(b) The trial court was correct in excluding from consideration by the jury any evidence that a portion of Marrero's medical bills had been discharged by bankruptcy. Even though we hold that medical expenses discharged through bankruptcy may be credited against a plaintiff's recovery of special damages for medical expenses, the discharge is nevertheless irrelevant to a jury's determination of these damages and may be prejudicial as well.
3. (a) The jury awarded Marrero $25,000 in lost past earnings and $100,000 in lost future earnings. Olariu claims the trial court erred in denying his motion for judgment n.o.v. on the issue of Marrero's lost earnings. We disagree. Lost wages and earnings are recoverable where the evidence shows the amount of loss with reasonable certainty. Douglas v. Rinker, 134 Ga. App. 949 (216 SE2d 629) (1975)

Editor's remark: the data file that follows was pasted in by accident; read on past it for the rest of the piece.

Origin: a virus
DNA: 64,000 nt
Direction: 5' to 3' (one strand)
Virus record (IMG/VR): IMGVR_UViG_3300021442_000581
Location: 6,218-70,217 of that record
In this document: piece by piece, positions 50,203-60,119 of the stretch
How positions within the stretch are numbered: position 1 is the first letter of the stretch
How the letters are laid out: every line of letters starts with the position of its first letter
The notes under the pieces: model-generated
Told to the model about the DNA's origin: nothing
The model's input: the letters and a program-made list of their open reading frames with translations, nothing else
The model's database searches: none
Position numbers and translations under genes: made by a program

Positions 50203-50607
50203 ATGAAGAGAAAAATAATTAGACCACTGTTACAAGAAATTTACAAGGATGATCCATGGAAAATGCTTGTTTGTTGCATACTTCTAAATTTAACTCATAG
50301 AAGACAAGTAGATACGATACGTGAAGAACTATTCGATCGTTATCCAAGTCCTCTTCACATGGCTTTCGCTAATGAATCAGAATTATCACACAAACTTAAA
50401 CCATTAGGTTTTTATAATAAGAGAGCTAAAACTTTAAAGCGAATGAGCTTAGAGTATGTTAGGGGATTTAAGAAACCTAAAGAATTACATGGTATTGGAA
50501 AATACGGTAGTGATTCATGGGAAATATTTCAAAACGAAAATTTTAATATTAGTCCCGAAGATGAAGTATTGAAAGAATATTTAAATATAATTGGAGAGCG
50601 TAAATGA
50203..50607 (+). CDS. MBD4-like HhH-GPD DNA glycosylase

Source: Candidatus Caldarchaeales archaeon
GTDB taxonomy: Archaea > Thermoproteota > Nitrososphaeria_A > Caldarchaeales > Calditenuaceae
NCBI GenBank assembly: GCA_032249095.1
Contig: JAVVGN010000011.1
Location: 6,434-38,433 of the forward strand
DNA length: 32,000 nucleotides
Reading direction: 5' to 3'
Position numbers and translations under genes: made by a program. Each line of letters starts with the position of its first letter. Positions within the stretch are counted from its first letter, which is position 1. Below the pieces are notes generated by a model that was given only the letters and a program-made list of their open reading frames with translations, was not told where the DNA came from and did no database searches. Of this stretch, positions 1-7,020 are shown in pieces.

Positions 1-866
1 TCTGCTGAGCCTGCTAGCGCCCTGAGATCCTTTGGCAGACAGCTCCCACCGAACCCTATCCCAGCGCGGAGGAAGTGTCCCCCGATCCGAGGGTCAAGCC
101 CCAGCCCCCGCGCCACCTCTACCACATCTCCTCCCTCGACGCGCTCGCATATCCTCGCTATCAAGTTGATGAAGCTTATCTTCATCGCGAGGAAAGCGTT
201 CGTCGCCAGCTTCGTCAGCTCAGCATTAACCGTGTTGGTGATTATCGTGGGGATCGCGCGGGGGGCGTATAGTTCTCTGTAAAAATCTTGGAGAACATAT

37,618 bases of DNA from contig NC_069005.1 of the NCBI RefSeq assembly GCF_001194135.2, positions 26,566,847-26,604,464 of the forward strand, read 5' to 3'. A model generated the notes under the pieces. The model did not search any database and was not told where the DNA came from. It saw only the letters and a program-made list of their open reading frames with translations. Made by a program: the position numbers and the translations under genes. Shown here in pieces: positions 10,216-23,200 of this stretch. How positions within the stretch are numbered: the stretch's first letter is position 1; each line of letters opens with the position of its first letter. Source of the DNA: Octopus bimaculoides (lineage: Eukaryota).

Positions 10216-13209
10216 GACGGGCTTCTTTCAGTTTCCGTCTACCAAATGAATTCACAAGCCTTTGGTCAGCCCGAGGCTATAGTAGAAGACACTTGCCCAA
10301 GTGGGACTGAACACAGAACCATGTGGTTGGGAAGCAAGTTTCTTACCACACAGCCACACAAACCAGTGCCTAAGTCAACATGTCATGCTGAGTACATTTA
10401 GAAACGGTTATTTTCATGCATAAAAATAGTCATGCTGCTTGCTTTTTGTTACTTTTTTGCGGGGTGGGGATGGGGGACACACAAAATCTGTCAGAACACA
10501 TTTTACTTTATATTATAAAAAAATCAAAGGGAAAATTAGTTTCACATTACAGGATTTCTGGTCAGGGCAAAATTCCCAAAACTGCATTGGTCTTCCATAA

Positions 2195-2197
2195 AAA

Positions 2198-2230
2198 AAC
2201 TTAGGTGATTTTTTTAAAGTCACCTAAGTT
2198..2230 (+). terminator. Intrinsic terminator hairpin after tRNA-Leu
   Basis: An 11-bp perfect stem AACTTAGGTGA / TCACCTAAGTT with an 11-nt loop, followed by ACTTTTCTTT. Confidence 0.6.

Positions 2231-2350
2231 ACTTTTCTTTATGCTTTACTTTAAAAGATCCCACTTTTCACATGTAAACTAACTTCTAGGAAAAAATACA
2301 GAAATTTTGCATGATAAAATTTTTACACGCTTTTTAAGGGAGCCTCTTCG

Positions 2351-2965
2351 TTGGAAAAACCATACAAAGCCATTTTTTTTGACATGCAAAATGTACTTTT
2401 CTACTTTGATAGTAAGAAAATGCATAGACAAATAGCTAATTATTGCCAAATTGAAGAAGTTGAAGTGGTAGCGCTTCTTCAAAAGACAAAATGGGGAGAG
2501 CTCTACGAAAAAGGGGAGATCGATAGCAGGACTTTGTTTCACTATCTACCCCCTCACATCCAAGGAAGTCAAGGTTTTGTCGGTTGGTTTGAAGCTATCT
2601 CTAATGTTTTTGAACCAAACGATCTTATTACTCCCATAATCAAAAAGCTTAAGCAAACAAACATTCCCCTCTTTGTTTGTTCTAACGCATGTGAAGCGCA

. Loss of future earnings is recoverable where evidence is presented on the permanency of plaintiff's injury, the effect of injury on earnings, and the monetary amount thereof. Gilbert v. Parks, 140 Ga. App. 550 (1)
(a) (231 SE2d 391
"Based on evidence of what the plaintiff was able to do before and after the injury, the nature and percentage of permanent impairment, and the value of the services before the injury, a jury may make an award as compensation for diminished earning capacity, whether or not the evidence establishes with any exactitude the lost future earnings."
Ga. Farmers' Market Auth. v. Dabbs, 150 Ga. App. 15
, 19 (8) (256 SE2d 613
) (1979). A recovery for "loss of future earnings" is available where there is proof of loss of definite earnings that would have been received in the future but for an injury, even though the injury is not permanent. See Myrick v. Stephanos, 220 Ga. App. 520